Is the Science of Reading the same as Phonics?

A drawing of a book and a brain above it with arrows pointing from the book to the brain, gears in the background

Expanding the View of the Science of Reading

Lately, in conversations with other educators and even in the news, the Science of Reading often comes up. This is not surprising since multiple states are implementing broad reforms to train K-3 elementary school teachers in how to teach reading using the Science of Reading framework. During these conversations, teachers often tell me about how the Science of Reading is the same as teaching phonics. News headlines also lead with the amount of money that is being invested in states to implement phonics-focused reading instruction.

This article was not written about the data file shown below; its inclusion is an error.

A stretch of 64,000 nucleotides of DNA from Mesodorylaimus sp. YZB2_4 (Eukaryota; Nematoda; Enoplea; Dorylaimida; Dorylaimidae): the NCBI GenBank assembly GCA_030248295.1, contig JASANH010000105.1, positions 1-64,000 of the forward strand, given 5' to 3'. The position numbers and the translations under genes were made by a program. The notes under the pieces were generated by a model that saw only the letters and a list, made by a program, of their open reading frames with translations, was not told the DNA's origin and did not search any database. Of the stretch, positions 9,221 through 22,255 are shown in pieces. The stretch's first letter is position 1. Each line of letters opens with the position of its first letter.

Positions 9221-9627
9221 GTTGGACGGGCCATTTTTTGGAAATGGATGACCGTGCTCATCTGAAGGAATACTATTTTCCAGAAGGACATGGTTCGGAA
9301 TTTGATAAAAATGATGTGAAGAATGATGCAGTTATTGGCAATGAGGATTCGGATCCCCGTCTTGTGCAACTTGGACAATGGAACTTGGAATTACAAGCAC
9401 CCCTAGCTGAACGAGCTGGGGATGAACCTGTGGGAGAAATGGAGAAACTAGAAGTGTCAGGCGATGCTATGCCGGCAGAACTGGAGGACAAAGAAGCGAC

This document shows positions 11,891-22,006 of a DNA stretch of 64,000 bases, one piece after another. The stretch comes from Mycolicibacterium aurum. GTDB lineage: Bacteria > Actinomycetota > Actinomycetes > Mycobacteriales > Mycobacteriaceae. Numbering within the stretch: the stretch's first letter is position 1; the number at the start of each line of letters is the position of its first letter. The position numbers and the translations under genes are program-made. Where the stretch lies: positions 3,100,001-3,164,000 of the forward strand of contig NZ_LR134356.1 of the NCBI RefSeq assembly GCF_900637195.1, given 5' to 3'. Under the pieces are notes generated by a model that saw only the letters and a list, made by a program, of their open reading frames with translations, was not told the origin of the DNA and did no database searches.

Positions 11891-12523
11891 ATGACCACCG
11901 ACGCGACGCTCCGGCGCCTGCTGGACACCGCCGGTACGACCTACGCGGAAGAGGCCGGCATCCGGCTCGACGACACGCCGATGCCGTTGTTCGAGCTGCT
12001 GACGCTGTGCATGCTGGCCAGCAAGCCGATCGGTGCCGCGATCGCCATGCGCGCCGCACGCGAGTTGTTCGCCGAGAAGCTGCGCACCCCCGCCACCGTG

So, what is the Science of Reading? Is it simply phonics; is that where the science ends? While phonics is a component of the Science of Reading, the framework is much more complex than simply sound-to-letter correspondence.

In our previous article, we looked at the findings from the Reading for Understanding (RfU) Initiative by the U.S. Department of Education that evaluated extensive research to explain how reading has changed over the past few decades. RfU researchers found that 21st century readers need to be proficient in a variety of reading skills and have the ability to critically think about and analyze the ever-expanding world of information.

Literacy researchers have identified skills that lead to proficient reading. The identified skills are the crux of the Science of Reading framework, and extend well beyond phonics. The Science of Reading framework is a constantly-evolving field as new research emerges (e.g., see the work of Stanislas Dehaene). In this article, we will dig into the Science of Reading and the foundational reading skills that, when taught together, lead to proficient reading.